In this last part of a two-part article, we will explore solutions for control and reduction of ground-level ozone.
In our last issue, we looked at the harmful impacts of ground-level ozone to humans, plants, and other animals. Because ozone formation from pollutants like nitrogen oxides (NOX), methane (CH4), carbon monoxide (CO) and volatile organic compounds (VOCs) is a temperature-dependent process, ground-level ozone builds up to worrying levels during summer and peaks between 12 noon and 4pm. Ozone build up is highest when the air is dormant and warm. NOX, CH4, CO, and VOC emissions are a direct result of the use of coal and other fossil fuels in different sectors, including land transportation, thermal power plants, industries and diesel generators. CH4 is also released by ruminant animals, methanogens (group of bacteria that produce methane as a byproduct of respiration), natural wetlands, landfills, and from agriculture farms. Consumer products like paints, insect repellents, air fresheners, and adhesives are all responsible for release of VOCs in the air we breathe. The strategies for control and reduction of ozone pollution will only be effective with an integrated approach targeted at reduction in ozone precursors like NOX, CH4, CO and VOCs across sectors.
Reduction of NOX:
Coal-fired power plants are responsible for approximately 30 percent of total NOX production in India. NOX emission control for the thermal power sector was introduced for the first time in India with the introduction of the new emission norms in December 2015. These norms gave two years to the industry for implementation. However, the government and the industry have dragged their feet in adopting these and we have seen multiple delays in implementation of these norms which have been extended to the year 2022.
NOX control strategies indirectly help reduce the burden of ozone pollution as well. NOX formation in a power plant happens during coal combustion and is dependent on combustion conditions and nitrogen content in coal, and can be controlled by either in-combustion control or by post-combustion control technologies available. Low NOX Burners (LNBs), Over Fire Air (OFA) system and combustion optimisation are the options under in-combustion control. LNBs work by employing a staggered combustion process wherein the first phase combustion is carried out in an oxygen-deficient and fuel-rich zone. This is followed by a phase where the hydrocarbons formed during the first phase react with already-formed NOX to reduce it to molecular nitrogen (N2). In the last phase, air required to complete coal combustion is added. LNBs can reduce NOX emissions by 30 to 50 percent, are easy to install, and in use in many countries for more than 3 decades now.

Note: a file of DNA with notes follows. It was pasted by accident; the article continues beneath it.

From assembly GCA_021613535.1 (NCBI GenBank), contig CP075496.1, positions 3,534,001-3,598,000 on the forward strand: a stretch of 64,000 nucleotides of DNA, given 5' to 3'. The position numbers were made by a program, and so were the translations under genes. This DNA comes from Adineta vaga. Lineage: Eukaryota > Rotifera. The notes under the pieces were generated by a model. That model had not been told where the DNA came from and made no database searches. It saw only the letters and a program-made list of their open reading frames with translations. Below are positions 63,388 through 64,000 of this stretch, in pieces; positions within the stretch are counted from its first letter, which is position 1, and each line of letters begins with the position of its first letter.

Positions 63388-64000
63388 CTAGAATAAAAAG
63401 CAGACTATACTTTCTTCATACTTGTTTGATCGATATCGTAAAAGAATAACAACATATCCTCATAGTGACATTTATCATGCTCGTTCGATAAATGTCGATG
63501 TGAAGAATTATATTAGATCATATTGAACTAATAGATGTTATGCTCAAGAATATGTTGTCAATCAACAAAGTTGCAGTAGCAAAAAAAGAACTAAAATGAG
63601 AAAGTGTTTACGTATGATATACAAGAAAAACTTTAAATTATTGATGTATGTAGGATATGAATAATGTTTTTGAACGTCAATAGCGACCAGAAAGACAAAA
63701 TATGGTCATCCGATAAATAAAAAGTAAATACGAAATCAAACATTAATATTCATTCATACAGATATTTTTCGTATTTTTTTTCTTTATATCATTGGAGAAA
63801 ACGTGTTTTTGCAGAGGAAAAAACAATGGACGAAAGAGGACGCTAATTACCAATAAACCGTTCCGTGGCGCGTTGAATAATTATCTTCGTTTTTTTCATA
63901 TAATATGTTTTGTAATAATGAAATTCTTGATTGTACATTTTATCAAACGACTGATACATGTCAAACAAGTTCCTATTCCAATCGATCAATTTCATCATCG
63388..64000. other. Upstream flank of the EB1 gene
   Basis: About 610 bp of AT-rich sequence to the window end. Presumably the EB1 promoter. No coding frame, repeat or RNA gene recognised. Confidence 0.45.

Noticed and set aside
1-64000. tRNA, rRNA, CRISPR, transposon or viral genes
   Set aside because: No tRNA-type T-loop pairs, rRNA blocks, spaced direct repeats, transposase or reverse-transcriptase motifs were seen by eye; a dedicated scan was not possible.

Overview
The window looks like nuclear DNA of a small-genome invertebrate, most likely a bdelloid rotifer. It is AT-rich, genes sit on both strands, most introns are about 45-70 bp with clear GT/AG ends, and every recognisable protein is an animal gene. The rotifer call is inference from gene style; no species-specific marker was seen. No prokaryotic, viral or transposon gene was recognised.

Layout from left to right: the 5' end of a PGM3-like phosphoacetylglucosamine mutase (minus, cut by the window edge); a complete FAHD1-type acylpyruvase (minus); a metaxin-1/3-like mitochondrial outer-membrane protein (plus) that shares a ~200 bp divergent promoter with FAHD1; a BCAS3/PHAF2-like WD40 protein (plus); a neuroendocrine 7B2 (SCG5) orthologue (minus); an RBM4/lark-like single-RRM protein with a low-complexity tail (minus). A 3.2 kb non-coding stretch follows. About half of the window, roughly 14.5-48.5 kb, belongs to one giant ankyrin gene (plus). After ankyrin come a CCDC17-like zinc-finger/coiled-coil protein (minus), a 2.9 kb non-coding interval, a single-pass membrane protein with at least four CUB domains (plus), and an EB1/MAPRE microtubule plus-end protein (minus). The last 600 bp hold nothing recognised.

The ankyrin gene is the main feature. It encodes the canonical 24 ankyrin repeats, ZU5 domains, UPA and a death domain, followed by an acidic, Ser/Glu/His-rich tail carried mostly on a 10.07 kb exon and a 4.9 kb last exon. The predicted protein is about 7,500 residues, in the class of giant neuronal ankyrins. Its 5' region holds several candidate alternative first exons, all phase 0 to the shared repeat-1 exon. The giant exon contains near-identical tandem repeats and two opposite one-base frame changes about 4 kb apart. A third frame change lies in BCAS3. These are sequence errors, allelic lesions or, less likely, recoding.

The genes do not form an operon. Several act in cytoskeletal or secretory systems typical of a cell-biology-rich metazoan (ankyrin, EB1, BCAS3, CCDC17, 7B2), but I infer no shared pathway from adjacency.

OFA works by controlling the oxygen available near the combustion area, thus reducing the probability of NOX formation. Different variations of the conventional OFA system exist and this technology in itself can reduce NOX formation by 20 to 45 percent. LNB, when used with OFA, can help achieve optimum reduction in NOX formation. Optimisation of combustion technology and design, like using tangentially fired boilers in place of wall-fired boilers, and boiler operating parameters like tilt of the burner and control of excess air can lead to 15 to 35 percent reduction in NOX formation.
Post-combustion control technologies reduce NOX in the emissions into N2 via chemical reactions with or without a catalyst. Selective non-catalytic reduction (SNCR) reduces NOX to N2 via injection of urea/ammonia in the boiler furnace where the temperature is between 800 to 1100 °C. SNCR has a 25 to 50 percent NOX reduction potential and can be used in conjunction with the in-combustion technologies.